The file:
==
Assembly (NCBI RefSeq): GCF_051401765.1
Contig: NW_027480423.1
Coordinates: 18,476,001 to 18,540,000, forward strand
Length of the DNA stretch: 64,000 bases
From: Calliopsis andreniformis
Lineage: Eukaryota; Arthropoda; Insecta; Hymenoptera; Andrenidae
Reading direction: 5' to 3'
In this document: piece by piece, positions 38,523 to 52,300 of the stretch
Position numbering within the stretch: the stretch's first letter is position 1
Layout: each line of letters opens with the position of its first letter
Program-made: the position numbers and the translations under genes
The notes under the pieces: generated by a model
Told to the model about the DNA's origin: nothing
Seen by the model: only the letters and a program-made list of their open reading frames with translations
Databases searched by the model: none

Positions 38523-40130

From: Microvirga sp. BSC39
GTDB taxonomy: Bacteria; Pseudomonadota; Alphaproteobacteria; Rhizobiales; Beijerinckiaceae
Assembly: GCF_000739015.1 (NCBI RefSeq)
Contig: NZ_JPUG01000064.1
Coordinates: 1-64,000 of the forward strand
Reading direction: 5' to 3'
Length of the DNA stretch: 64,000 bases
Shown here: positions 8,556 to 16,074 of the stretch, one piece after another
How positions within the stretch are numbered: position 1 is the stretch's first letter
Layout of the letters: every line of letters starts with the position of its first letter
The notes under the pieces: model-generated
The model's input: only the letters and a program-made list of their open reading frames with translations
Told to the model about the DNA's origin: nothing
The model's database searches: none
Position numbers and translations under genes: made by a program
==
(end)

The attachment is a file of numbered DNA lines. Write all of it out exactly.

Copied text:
Assembly (NCBI RefSeq): GCF_051401765.1
Contig: NW_027480423.1
Coordinates: 18,476,001 to 18,540,000, forward strand
Length of the DNA stretch: 64,000 bases
From: Calliopsis andreniformis
Lineage: Eukaryota; Arthropoda; Insecta; Hymenoptera; Andrenidae
Reading direction: 5' to 3'
In this document: piece by piece, positions 38,523 to 52,300 of the stretch
Position numbering within the stretch: the stretch's first letter is position 1
Layout: each line of letters opens with the position of its first letter
Program-made: the position numbers and the translations under genes
The notes under the pieces: generated by a model
Told to the model about the DNA's origin: nothing
Seen by the model: only the letters and a program-made list of their open reading frames with translations
Databases searched by the model: none

Positions 38523-40130

From: Microvirga sp. BSC39
GTDB taxonomy: Bacteria; Pseudomonadota; Alphaproteobacteria; Rhizobiales; Beijerinckiaceae
Assembly: GCF_000739015.1 (NCBI RefSeq)
Contig: NZ_JPUG01000064.1
Coordinates: 1-64,000 of the forward strand
Reading direction: 5' to 3'
Length of the DNA stretch: 64,000 bases
Shown here: positions 8,556 to 16,074 of the stretch, one piece after another
How positions within the stretch are numbered: position 1 is the stretch's first letter
Layout of the letters: every line of letters starts with the position of its first letter
The notes under the pieces: model-generated
The model's input: only the letters and a program-made list of their open reading frames with translations
Told to the model about the DNA's origin: nothing
The model's database searches: none
Position numbers and translations under genes: made by a program